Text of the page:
- feeling faint
- feeling like your heart is beating irregularly or quickly
Do not take Nuplazid if you are allergic to Nuplazid or to any of its ingredients.
Nuplazid Food Interactions
Medications can interact with certain foods. In some cases, this may be harmful and your doctor may advise you to avoid certain foods. In the case of Nuplazid, there are no specific foods that you must exclude from your diet when receiving this medication.
Before taking Nuplazid, tell your doctor about all of your medical conditions. Especially tell your doctor if you:
- are allergic to Nuplazid or to any of its ingredients
- have or have a history of any heart problems including any heart rhythm problems
- have reduced kidney function. Nuplazid is not recommended if you have severe kidney problems
- have reduced liver function. Nuplazid is not recommended if you have liver problems
Tell your doctor about all the medicines you take including prescription and non-prescription medicines, vitamins, and herbal supplements.
Nuplazid and Pregnancy
Tell your doctor if you are pregnant or plan to become pregnant.
There are no data on Nuplazid use in pregnant women. That said, the risk for major congenital malformations or miscarriage can not be assessed. In animal studies, no problems in regards to the baby's development were seen.
Nuplazid and Lactation
Tell your doctor if you are breastfeeding or plan to breastfeed.
It is not known if Nuplazid crosses into human milk. Because many medications can cross into human milk and because of the possibility for serious adverse reactions in nursing infants with the use of this medication, a choice should be made whether to stop nursing or stop the use of this medication. Your doctor and you will decide if the benefits outweigh the risk of using Nuplazid.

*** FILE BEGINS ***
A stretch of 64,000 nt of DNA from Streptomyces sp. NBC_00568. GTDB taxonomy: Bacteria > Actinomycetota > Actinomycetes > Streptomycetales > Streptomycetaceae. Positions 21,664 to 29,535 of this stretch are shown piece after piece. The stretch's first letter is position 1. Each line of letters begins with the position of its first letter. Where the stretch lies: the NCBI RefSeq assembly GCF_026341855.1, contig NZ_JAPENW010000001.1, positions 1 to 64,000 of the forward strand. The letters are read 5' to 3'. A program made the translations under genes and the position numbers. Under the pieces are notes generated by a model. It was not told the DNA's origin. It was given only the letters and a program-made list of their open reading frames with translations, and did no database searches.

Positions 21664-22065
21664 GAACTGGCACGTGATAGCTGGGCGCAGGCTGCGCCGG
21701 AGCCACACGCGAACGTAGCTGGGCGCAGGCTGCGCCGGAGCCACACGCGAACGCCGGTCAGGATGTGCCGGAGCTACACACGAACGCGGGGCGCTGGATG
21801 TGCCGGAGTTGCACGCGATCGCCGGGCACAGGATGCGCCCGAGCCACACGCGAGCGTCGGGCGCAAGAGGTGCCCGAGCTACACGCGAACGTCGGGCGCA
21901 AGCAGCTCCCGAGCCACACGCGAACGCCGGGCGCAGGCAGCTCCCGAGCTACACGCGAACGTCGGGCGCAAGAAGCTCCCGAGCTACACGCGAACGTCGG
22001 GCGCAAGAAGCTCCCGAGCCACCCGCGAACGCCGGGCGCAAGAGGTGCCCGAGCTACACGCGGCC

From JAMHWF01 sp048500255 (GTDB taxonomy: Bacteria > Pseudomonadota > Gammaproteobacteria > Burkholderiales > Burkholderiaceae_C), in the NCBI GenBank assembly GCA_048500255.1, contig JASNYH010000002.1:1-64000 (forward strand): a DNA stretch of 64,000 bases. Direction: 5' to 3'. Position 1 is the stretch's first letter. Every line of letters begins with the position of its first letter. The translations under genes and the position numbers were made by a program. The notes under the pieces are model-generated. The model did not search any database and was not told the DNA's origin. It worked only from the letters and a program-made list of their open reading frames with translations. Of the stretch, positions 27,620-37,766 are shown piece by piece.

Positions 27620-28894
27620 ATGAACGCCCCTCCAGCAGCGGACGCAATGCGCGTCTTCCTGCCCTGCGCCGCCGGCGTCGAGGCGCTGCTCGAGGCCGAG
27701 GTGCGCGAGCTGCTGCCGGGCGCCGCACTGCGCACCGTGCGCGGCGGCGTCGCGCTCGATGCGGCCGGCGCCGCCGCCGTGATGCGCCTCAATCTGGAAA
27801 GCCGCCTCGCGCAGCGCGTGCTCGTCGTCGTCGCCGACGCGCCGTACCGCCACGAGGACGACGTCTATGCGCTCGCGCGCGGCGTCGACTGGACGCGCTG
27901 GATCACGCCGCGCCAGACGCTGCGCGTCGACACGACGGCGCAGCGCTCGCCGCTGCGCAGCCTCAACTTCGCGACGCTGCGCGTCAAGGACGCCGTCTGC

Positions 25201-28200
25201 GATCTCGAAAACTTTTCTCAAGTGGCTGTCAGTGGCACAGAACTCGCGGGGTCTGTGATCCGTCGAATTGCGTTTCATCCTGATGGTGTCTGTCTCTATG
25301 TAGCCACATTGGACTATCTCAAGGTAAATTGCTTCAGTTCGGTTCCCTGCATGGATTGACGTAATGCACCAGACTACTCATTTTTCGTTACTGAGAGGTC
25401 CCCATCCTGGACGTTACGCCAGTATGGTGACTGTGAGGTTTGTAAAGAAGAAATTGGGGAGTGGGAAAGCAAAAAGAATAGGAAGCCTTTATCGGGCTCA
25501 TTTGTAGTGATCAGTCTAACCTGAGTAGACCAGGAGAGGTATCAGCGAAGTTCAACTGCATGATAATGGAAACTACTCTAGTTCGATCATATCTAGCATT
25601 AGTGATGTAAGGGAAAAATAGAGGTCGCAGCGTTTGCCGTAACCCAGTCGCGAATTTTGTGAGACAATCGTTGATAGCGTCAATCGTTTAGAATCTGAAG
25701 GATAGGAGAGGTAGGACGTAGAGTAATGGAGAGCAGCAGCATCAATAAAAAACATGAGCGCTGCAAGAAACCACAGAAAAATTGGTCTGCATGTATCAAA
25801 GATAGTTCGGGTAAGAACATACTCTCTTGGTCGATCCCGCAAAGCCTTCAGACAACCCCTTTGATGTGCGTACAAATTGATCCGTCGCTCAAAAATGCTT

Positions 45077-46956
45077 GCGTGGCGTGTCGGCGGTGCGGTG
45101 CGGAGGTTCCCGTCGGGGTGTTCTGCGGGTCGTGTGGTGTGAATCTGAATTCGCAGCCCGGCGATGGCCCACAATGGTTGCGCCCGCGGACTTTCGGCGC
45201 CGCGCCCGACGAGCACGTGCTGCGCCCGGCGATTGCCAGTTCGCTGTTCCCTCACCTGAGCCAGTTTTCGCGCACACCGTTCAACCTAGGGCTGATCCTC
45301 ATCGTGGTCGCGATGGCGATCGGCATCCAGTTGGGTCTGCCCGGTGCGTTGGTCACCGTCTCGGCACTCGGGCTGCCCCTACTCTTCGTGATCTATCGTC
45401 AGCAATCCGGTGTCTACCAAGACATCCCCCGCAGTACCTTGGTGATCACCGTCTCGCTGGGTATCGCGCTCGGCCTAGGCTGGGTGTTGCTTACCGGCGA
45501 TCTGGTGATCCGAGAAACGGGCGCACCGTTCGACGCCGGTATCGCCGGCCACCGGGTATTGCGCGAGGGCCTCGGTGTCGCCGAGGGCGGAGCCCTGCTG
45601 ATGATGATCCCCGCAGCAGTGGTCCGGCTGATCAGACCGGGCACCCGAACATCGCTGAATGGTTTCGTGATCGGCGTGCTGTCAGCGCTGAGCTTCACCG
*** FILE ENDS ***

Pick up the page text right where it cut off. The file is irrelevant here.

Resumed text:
Take Nuplazid exactly as prescribed.
Nuplazid comes in tablet form and is taken by mouth, once a day, with or without food.
Take this medication exactly as prescribed by your doctor. Follow the directions on your prescription label carefully.
The recommended dose of Nuplazid for the treatment of hallucinations and delusions associated with Parkinson’s disease psychosis is two tablets (34 mg) once a day.
If you are taking certain medications, this dose may need to be reduced to one tablet (17 mg) once a day. Tell your doctor about all the medicines you take including prescription and non-prescription medicines, vitamins, and herbal supplements.
If you take too much Nuplazid, call your healthcare provider or local Poison Control Center, or seek emergency medical attention right away.
- Keep Nuplazid and all other medicines out of reach of children.
- Store Nuplazid at room temperature 20°C to 25°C (68°F to 77°F)
Nuplazid FDA Warning
WARNING: INCREASED MORTALITY IN ELDERLY PATIENTS WITH DEMENTIA-RELATED PSYCHOSIS
- Elderly patients with dementia-related psychosis treated with antipsychotic drugs are at an increased risk of death.
- Nuplazid is not approved for the treatment of patients with dementia-related psychosis unrelated to the hallucinations and delusions associated with Parkinson’s disease psychosis.